Low-dose dexamethasone steroid therapy can reduce the mortality of coronavirus patients by up to one-third. This was announced by the British Minister for Health, Matt Hancock, who spoke of the success of the first clinical trial for the treatment against Covid-19.

Oxford University said in a statement that the drug, part of the world’s largest experiment to assess the effectiveness of existing treatments to deal with the virus, “decreased the risk of death by one-third for mechanically ventilated patients, while for those who were on oxygen, it reduced deaths by a fifth”.

According to the researchers, if dexamethasose, a cheap and worldwide available medicine, had been used to treat hospitalised patients with severe respiratory complications in the UK since the beginning of the epidemic, up to 5,000 lives could have been saved.

The discovery came during a trial which began in March. “This world first demonstrates the power of science,” Hancock said in a post on Twitter, in which he took the opportunity to thank the research team, who explained that the cheap treatment could be beneficial for the poorest countries with a high number of patients with Covid-19.

The trial involved 11,500 patients from more than 175 NHS hospitals in the national health system, across the UK.

Peter Horby, professor of Emerging Infectious Diseases at the Nuffield Department of Medicine at the University of Oxford, and one of the main investigators of the trial, stated that “dexamethasone is the first drug that has been shown to improve survival in the case of Covid-19 “and added that” the survival benefit is clear in those patients who are sick enough to require oxygen treatment, so dexamethasone should now become the standard of care in these patients”.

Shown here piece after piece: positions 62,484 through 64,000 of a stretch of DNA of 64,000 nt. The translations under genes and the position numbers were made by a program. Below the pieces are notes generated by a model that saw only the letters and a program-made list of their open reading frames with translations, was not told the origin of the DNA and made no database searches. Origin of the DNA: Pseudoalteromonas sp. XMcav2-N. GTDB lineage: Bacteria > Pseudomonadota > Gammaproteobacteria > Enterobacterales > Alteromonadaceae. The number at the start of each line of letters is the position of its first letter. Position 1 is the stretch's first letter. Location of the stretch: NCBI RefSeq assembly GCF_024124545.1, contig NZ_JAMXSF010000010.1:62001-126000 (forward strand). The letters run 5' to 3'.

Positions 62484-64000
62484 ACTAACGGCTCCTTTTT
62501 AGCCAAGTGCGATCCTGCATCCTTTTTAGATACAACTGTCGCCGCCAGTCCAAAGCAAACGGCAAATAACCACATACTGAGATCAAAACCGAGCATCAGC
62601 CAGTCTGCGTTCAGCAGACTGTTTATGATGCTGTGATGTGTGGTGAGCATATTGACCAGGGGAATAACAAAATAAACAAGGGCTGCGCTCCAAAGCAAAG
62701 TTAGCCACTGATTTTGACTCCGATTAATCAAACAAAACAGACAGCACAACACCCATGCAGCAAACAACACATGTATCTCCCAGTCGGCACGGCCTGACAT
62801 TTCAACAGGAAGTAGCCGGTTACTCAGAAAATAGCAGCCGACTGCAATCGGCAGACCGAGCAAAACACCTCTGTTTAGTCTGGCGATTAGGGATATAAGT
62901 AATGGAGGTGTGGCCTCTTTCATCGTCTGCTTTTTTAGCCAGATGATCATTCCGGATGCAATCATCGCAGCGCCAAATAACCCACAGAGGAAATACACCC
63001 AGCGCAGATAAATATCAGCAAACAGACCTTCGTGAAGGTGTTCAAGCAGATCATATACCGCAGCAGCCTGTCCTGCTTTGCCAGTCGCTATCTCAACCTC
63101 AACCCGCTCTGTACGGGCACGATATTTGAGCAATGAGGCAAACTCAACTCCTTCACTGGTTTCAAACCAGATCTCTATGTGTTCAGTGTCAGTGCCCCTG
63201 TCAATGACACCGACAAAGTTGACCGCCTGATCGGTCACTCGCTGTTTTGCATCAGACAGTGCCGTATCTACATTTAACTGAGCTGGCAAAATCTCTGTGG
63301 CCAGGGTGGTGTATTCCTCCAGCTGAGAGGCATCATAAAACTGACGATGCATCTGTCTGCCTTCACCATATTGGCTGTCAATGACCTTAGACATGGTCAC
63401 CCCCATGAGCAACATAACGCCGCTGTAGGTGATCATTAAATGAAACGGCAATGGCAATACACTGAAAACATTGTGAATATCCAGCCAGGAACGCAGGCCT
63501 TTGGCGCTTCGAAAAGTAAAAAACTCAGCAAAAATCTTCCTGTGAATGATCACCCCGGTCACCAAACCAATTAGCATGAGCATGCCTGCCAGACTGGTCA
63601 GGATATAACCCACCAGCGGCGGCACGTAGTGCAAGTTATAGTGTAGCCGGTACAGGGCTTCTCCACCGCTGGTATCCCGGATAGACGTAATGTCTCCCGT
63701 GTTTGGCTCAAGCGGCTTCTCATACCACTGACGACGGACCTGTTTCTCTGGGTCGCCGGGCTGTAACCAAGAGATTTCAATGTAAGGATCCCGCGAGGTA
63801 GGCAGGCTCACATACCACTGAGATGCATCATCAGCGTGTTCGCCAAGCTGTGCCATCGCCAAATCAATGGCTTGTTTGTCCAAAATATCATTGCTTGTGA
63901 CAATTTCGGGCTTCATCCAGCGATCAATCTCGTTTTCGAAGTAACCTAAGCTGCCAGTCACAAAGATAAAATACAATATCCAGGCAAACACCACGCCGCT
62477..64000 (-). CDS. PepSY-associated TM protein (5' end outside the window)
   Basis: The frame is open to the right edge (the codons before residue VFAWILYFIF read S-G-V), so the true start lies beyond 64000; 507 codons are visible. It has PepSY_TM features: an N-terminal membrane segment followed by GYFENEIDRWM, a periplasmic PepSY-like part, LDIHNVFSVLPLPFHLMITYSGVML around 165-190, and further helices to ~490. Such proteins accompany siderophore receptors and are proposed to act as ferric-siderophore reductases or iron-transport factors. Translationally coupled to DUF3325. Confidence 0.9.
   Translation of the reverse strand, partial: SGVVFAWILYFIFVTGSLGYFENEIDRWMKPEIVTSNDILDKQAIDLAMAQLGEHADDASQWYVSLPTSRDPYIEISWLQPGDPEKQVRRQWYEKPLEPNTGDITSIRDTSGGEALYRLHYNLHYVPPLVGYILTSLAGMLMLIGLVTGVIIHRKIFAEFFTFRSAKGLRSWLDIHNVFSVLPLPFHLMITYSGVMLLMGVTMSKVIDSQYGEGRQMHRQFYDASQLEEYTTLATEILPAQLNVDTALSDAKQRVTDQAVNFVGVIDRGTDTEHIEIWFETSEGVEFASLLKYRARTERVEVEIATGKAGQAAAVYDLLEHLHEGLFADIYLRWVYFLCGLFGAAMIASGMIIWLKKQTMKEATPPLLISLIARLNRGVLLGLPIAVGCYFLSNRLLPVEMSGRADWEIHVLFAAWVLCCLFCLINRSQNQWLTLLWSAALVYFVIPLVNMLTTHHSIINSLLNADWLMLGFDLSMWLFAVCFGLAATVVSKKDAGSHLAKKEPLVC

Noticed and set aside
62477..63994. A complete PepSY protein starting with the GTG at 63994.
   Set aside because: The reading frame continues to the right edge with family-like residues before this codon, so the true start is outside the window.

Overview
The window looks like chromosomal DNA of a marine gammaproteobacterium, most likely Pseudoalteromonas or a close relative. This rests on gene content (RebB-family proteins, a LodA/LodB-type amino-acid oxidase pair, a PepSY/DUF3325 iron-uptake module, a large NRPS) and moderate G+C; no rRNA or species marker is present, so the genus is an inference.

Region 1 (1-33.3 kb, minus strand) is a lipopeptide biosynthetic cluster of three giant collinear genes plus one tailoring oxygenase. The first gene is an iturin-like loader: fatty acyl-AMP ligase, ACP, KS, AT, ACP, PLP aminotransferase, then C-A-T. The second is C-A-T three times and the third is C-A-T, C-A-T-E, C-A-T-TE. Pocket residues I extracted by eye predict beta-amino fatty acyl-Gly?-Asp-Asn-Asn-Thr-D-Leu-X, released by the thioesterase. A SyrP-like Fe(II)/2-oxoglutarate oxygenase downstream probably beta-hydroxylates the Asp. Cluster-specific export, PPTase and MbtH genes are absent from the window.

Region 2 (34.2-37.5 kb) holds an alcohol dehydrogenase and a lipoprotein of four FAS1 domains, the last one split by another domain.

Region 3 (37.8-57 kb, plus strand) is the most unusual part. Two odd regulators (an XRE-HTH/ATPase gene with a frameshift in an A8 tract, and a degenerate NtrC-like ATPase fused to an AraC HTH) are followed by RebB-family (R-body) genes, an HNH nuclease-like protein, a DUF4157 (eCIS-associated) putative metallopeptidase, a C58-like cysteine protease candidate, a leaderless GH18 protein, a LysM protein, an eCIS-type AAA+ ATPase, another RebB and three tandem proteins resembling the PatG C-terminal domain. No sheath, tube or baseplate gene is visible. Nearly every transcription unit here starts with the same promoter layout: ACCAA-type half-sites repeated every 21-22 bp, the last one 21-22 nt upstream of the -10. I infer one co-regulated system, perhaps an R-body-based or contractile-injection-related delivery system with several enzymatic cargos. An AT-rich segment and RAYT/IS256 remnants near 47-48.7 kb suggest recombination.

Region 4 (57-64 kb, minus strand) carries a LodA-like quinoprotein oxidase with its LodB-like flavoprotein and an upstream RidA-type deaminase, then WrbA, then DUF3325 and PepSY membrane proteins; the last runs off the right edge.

Horby further explained that “Dexamethasone is inexpensive, widely available, and can be used immediately to save lives around the world.”

Martin Landray, professor of medicine and epidemiology at the Nuffield Department of Public Health said: “It is great that the first treatment that has been shown to reduce mortality is instantly available and affordable worldwide.”

The drug, already used to reduce inflammation in a variety of conditions, “appears to help stop some of the damage that occurs when the immune system becomes overloaded while trying to fight the coronavirus,” he explained, since “the overreaction of the body, called a cytokine storm, can be deadly.”

Added to this good news is the announcement by the British Government that the first human trials of a new coronavirus vaccine, developed by researchers at Imperial College London and funded by the Government, will begin this week.

Meanwhile, engineers from University College London (UCL) and Mercedes AMG-HPP (Formula 1), in collaboration with doctors from the intensive care units of University College London hospitals, have developed the UCL Ventura, a new respiratory assistance unit to assist Covid-19 patients with serious respiratory difficulties. The design and manufacturing instructions are available to manufacturers free of charge to support the global response to the disease, and have already been downloaded in more than 105 countries, including Spain.

WHO welcomes progress with Dexamethasone use

The World Health Organization (WHO) has welcomed the progress made in the United Kingdom with the use of dexamethasone, and congratulated the University from Oxford and the British Government for the find. ” It is the first treatment that has been shown to be able to reduce mortality in patients with COVID-19 who required oxygen or ventilation,” WHO Director General Tedros Adhanom Ghebreyesus said in a statement.


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